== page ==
Priya Pillay, staff at SDCEA at a school at the intersection of a toxic hot zone. It has the highest rates of leukemia, asthma, and skin diseases in the entire community of South Durban.

After years of struggle, SDCEA and the citizens of South Durban got a concession at this school. It is in the form of an air monitoring machine, which sits on the school’s campus. However, the machine is not on an elevated platform, which would allow it to take accurate measure of the air quality on a daily basis, and the machine is not monitored. It is a hollow victory, but represents a start.

SDCEA works with more than 100 schools conducting workshops on environmental justice issues. SDCEA’s curriculum for students to learn about the public health challenges facing their communities provides young people with tools to fight a good fight as the next generation of leaders.

SDCEA’s work is important as a training ground for the future of the nation.

Many who make up the current generation of leaders, from the ANC and elsewhere, have become partners in these crimes. Many of them, their friends and family members have become wealthy capitalists, much like the old regime but in “black face.” Too many of the promised reforms have not materialized. Unchecked economic development in the name of “progress” has been at the expense of the poor, the refugees who suffer the brunt of xenophobia, and the health of the children of South Africa.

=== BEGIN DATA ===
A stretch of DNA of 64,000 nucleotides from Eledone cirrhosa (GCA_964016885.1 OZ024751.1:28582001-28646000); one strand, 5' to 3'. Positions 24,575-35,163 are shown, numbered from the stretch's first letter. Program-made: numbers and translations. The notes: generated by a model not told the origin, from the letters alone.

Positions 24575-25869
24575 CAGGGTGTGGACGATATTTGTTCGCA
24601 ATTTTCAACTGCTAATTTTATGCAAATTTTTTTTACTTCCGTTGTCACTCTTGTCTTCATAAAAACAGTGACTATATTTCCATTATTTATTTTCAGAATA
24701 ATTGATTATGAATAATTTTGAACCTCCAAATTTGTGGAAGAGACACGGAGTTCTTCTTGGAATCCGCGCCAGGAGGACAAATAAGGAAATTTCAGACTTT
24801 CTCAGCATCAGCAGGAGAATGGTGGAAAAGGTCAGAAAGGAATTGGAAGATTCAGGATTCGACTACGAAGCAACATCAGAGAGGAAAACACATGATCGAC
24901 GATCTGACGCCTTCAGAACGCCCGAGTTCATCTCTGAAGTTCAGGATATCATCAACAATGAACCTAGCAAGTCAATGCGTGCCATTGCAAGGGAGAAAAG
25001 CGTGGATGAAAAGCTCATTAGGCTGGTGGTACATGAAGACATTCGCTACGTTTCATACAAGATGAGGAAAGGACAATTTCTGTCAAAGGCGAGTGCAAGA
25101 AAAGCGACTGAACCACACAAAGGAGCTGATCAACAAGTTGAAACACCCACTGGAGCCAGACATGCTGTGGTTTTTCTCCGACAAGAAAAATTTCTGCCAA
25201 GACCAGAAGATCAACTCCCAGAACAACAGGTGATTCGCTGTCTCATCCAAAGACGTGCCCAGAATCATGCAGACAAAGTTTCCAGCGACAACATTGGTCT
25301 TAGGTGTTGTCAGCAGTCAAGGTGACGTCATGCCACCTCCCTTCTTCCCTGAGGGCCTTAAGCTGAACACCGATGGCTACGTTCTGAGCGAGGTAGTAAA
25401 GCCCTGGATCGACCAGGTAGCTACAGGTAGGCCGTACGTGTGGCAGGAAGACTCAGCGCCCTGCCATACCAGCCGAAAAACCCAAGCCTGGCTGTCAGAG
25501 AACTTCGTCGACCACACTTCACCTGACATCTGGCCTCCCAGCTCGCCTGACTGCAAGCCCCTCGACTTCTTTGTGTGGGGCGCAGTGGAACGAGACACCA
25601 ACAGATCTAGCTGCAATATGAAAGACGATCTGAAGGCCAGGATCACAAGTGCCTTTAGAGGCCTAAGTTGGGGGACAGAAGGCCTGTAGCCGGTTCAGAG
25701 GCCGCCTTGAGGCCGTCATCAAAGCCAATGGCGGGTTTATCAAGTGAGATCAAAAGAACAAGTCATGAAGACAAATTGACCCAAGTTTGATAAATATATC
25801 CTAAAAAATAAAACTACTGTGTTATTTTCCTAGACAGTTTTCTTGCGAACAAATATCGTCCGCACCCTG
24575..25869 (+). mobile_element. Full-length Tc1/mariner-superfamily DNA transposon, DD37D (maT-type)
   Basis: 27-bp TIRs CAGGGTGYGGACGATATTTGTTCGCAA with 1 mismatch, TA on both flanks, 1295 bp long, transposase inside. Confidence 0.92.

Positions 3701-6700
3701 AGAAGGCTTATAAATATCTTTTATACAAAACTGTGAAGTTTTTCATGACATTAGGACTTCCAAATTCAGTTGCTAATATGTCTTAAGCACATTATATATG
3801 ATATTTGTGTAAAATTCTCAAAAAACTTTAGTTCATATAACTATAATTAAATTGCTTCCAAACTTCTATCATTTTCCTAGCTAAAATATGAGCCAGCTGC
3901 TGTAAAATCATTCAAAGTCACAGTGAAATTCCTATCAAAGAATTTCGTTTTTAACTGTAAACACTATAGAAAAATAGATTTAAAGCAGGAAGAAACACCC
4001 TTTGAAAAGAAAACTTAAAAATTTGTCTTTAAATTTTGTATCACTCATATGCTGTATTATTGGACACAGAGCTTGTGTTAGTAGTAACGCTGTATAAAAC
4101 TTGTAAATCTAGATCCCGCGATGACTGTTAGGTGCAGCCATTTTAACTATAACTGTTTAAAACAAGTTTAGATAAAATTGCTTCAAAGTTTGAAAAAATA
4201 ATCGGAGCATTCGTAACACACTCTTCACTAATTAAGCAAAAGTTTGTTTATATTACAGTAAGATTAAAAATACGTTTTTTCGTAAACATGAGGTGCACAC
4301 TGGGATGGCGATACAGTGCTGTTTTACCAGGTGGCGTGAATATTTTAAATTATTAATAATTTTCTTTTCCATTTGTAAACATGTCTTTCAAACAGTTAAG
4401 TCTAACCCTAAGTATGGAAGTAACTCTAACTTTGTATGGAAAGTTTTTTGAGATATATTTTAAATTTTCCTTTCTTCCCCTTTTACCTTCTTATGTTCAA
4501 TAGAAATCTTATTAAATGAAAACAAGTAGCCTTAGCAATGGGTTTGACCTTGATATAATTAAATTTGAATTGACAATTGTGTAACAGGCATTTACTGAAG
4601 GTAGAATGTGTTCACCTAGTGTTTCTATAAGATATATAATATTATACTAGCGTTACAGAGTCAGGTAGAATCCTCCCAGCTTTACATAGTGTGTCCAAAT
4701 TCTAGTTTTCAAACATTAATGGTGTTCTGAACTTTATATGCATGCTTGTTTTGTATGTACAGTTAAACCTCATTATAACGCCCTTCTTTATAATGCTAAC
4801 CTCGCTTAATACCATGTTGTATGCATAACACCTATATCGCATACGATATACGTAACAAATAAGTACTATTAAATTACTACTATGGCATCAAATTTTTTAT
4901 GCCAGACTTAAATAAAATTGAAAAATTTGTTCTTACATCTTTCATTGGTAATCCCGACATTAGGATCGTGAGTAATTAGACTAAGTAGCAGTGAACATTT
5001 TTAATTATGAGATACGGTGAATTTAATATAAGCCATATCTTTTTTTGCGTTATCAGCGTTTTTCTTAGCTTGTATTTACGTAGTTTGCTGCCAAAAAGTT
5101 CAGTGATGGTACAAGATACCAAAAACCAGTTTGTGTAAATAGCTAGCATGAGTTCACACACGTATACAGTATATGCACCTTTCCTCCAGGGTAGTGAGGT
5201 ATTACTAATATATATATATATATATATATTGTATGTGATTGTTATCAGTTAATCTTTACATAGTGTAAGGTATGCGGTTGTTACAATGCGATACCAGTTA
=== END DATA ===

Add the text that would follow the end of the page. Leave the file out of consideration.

Our “toxic tour” group at a local landmark in South Durban. The plague reads, “This stone represents the strength and the sensitivity of President Nelson Mandela who listened and acted on the concerns of the…Community on 25 March 1995. His humility will inspire our community.”

SDCEA has a focus on women and children in part, because women take an active role in these struggles on behalf of their children. SDCEA has started a cancer support group, a 24-hour clinic, and a crisis hotline to take note of complaints and concerns from residents. They communicate with community members using social media like Facebook, blogs, and WhatsApp as well as “old school” tools — word of mouth, radio and community newspapers.

Through it all, Desmond remains optimistic. In the face of great challenges, he and his colleagues continue to research, teach, and train, with the belief that life will be better on this toxic ridge and in all of South Durban, for its children and those yet to be born.

Here, change can’t come a moment too soon. For me, the “I Can’t Breathe!” protest chant we shouted in the U.S. following Eric Garner’s death by choking at the hands of the New York Police department officers, takes on a whole new meaning here.

*Gregory Hodge is a social change activist based in Oakland, California and is an organizational development consultant with Khepera Consulting.